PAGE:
The author might have noted that the original applicationhas expired. An application to extend the time limit for implementation has been submitted to the LPA together with applications for reserved matters. None of these applications has yet been determined. Now is an excellent time to designate the battlesite of Fulford so that the planners and the developer can reconsider the proposed layout. There is space for heritage and houses to co-exist.
This consent was granted following a public inquiry in 2006. The report to the Secretary of State concluded:
“Taking all those matters into account, I consider that there is no archaeological evidence to show that the application site contains the location of the Battle of Fulford. Moreover, on the basis of the evidence adduced, I am doubtful that it is even likely that the battle was fought here. I agree with English Heritage that the available evidence is insufficient to allow the inclusion of the site on the Register of Battlefields.”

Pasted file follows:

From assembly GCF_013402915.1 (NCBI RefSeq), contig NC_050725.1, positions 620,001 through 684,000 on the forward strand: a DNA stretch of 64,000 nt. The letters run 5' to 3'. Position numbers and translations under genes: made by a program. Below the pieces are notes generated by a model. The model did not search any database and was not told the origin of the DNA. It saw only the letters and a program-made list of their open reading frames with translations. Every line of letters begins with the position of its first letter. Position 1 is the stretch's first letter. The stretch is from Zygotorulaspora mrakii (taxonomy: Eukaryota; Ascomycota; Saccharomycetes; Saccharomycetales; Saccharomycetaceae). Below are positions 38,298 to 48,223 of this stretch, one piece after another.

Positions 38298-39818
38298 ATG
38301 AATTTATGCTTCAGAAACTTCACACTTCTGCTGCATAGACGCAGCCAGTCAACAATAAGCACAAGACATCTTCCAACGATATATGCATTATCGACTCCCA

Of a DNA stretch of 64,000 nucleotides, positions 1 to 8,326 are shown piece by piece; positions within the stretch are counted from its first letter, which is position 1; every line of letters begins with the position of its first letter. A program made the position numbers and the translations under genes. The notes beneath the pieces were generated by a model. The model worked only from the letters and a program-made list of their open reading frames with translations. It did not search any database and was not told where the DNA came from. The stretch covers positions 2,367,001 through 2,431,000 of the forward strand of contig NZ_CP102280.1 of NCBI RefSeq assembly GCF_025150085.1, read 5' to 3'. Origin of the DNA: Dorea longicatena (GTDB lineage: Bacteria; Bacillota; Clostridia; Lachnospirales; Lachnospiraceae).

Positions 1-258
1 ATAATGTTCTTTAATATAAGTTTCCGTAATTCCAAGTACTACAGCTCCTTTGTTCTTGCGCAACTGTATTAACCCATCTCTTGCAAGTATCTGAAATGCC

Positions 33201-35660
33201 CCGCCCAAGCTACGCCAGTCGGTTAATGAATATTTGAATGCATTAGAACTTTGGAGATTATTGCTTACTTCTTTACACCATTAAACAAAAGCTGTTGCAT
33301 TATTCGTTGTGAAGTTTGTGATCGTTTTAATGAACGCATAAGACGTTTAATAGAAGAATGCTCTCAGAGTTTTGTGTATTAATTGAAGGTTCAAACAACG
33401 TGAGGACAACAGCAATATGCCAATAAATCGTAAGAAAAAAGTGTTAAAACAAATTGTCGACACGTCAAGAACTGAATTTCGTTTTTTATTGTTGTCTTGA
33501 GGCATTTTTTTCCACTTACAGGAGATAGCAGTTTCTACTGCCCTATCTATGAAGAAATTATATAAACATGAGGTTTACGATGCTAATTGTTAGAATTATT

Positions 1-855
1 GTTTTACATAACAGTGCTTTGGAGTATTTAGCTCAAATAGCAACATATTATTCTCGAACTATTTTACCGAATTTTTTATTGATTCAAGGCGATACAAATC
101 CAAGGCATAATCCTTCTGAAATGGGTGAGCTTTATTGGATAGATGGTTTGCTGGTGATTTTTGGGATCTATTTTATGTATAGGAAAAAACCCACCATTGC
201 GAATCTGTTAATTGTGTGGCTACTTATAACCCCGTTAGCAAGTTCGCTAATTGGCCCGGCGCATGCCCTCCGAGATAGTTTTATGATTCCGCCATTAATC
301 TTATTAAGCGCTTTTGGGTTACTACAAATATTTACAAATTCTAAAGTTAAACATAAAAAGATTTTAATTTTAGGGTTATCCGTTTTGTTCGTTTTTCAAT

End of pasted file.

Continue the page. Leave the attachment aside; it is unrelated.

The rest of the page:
I have published a very critical essay on the inspector’s report. I refer to my book, Finding Fulford, appendix 1, page 270-281.No significance should be attached to the inspector’s opinion; He was neither a historian nor an archaeologist. His statements and argument are flawed and his conclusion is demonstrably wrong. Furthermore, this information is irrelevant for the designation process and this highly contentious quote should not have formed any part in the advice report unless the author was also prepared to address the published critique of the poor reasoning and misrepresentations incorporated within that report.
So why is the Planning Inspector quoted here without addressing the criticisms? They might at least have juxtaposed the observation by noting the many experts, as well as their own experts, who have stated that there is archaeological evidence to locate the battle.
"Finding Fulford" by Charles Jones (2011) has attempted to establish Germany Beck as the site of the battle although elements of the thesis are disputed.